How to save a community landmark

TheStar.com – Opinions – How to save a community landmark
September 07, 2009.   Carol Goar


This could have been a story about a working class neighbourhood losing a cherished landmark. The demolition order was ready.

It could have been a story about a small community group being brushed aside by municipal decision makers. That is where the plotline was heading.

But someone was smart enough to change the trajectory.

Claude Bergeron, president of the Carleton Village Residents’ Association, isn’t sure who the hero was – not him, he says modestly.

It might have been a far-sighted architectural team. It might have been an enlightened planner. It might even have been Toronto Police Chief Bill Blair.

What Bergeron can say definitively is that everyone is happy with the outcome: the community, the architects, the police and city hall.

He likes to tell the story. And it’s worth hearing because it is a rare example of a clash of visions being resolved to the benefit of all parties.

Last year, city council voted to demolish Carleton Village Public School in the heart of Davenport West neighbourhood. It had 435 students. One wing was already closed.

But the 96-year-old schoolhouse at the corner of Davenport Rd. and Osler St. was a piece of living history and in the eyes of local residents – though not the city – an architectural gem.

The property was acquired by the Toronto Police Service, which needed a site for its new 11 Division station. The existing 50-year-old building could not accommodate the tools of modern law enforcement.
“The community was not informed and that hurt,” Bergeron recalled.

The first meeting between the police and the residents did not go well. “They reminded us that they had the power to demolish the building. We weren’t at all confident we could save it,” Bergeron said.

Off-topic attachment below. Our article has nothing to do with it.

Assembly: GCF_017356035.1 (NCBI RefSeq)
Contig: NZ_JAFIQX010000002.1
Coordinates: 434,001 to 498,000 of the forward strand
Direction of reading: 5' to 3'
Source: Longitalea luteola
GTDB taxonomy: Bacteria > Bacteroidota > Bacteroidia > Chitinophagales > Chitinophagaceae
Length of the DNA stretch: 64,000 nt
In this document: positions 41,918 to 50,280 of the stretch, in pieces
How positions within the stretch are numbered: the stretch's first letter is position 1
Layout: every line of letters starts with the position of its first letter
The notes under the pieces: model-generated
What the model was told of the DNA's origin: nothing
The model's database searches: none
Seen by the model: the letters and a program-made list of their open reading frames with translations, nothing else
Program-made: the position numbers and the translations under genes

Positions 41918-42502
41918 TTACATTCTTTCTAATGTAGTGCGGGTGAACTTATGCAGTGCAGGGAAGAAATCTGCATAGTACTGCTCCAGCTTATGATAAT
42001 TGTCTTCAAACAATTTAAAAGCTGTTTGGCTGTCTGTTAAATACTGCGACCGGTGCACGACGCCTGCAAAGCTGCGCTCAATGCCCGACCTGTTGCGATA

The first positive sign came when the police hired Stantec Architects, who had transformed a derelict Consumers’ Gas building on Parliament St. into a state-of-the art station for 51 Division.

Bergeron accompanied Michael Moxam and Tom Kyle, the architects in charge of the project, on the first tour of the school. “I could see they thought the building was special.” But he doubted they could persuade the police to incorporate the old school into the new station. It would be more expensive and pose construction challenges.

The second promising signal was the police chief’s personal involvement. Blair came to the neighbourhood, listened to residents’ concerns and made it clear he wanted the new police station to be a welcome presence in the community.

Throughout the process, senior officers at 11 Division kept residents abreast of what was going on and answered questions.

In July the architects presented their draft design to the Toronto Police Service Board. Three-quarters of the original schoolhouse had been preserved. An addition, built in the 1960s, would be razed to make room for an eye-pleasing structure that fit the streetscape and provided the police with modern offices, investigation and interview rooms and holding cells. It had a green roof. It was completely barrier-free. The parkette in front of the school had been enhanced.

On Aug. 25 they showed it to the community. “It’s magnificent,” Bergeron said. Residents commended the architects and the police.

Blair was there for the unveiling. “We want to be good neighbours,” he said. “We’re trying to respect your neighbourhood, respect its history and create a new history, a new public space that belongs to everyone.”

The police earned a lot of goodwill that evening. The residents of Carleton Village got a revitalized landmark. The public got a demonstration that community consultation, done right, can work.

Bergeron is still shaking his head. “It’s pretty unusual.”

The ribbon-cutting in 2011 will be a fine event.

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